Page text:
James Cridland’s International Radio Trends: Stories of goodbyes, radio in Afghanistan, and that’s a good question

James Cridland, radio futurologist, is a conference speaker, writer and consultant. He runs the media information website media.info and helps organise the yearly Next Radio conference. He also publishes podnews.net, a daily briefing on podcasting and on-demand, and writes a weekly international radio trends newsletter, at james.crid.land.

  • This was a classy exit from the BBC’s local news programme in the East of England from Stewart White. Similarly, Wendy Harmer and Robbie Buck, the breakfast presenters on ABC Radio Sydney and the #2 in a fiercely-competitive market, are also to leave: their final broadcast will be on Dec 10 before the summer break. Doubtless they, too, will be afforded the chance to say goodbye to their audience. Many radio presenters don’t get that chance – for reasons I find odd.

Above: it looks like the manufacturers of this Japanese candy have been reading Valerie Geller’s book “Beyond Powerful Radio”, if the Google Translate of the original is correct. Please be careful not to get boring in the throat is fine advice to radio broadcasters everywhere.

  • Two stories about radio from Afghanistan caught my eye this week – both stories of ineptitude, disappointingly. One about marketing a wrong frequency (or, even worse); the other about not listening and not caring about the output, a frequent refrain in this weekly email.
  • Pierre Bouvard reveals what makes a successful audio ad, and how it differs to video. It’s some good advice; I used to have a rule when I was writing radio ads that I had to mention the client name at least three times, otherwise it wouldn’t be effective. That was a hunch; Bouvard’s advice is based on actual data, so listen to him, not me.
  • A rerun it might be, but this short episode of Freakonomics Radio is worth a listen. It looks into the US cliché used by interviewees everywhere: “That’s a good question”. It turns out it is a US thing, incidentally: the vocal crutch hasn’t made it to the UK at all.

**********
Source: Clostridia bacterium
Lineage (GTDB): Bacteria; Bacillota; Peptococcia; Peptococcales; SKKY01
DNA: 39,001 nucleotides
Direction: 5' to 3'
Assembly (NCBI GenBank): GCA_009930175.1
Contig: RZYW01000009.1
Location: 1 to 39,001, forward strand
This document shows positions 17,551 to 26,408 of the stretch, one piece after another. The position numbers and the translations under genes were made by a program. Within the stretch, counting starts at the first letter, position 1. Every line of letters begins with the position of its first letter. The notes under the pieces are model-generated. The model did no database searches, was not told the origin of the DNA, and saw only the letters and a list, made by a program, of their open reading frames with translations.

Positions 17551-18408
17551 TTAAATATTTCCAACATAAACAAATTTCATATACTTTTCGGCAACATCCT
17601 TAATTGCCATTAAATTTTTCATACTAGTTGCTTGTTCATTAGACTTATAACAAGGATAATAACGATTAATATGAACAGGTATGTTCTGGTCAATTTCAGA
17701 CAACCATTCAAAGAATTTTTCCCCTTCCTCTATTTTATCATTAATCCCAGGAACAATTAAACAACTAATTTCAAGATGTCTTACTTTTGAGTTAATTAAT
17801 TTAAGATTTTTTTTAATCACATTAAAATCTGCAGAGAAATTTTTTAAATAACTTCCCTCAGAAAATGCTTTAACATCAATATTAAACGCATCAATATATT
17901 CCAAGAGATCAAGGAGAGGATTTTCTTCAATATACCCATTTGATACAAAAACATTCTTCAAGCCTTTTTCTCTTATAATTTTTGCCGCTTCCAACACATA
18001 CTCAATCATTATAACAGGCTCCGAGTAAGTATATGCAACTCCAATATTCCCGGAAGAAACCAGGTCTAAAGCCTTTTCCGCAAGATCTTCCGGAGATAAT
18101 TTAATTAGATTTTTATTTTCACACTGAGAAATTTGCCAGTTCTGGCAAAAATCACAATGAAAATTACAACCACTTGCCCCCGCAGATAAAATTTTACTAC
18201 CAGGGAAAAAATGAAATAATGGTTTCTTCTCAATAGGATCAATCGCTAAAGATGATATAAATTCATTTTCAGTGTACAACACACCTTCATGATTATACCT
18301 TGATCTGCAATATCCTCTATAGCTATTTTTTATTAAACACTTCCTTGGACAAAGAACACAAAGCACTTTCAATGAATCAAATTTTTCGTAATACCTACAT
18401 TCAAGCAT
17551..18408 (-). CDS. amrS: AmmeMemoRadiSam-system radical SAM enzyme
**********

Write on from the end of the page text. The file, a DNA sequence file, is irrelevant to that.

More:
• Another striking US vocal crutch is the “Thank you for having me” thing, which is along the lines of “Thank you, Fred” “Oh, thanks so much for having me, it’s great to be on your show.” I always like the way Nick Ferrari in the UK avoids any of that tedium – his breakfast show for LBC starts any interview with a short question and an abrupt “good morning” tacked onto the end: “So in the studio is Priti Patel, why are you not going to resign, good morning?”
  • The BBC has published a five-year review of the BBC World Service. Even though the review only covered the first few months of the pandemic, it’s done well – global weekly reach increasing to 351 million from 246 million in 2016). Australia gets World Service programming on ABC News Radio in offpeak hours, as well as a 24-hour feed (with some slightly odd programming choices, including the African breakfast show in the afternoon) on DAB channel SBS Radio 3. I’m proud of the small amount of work I’ve done for the network.


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James Cridland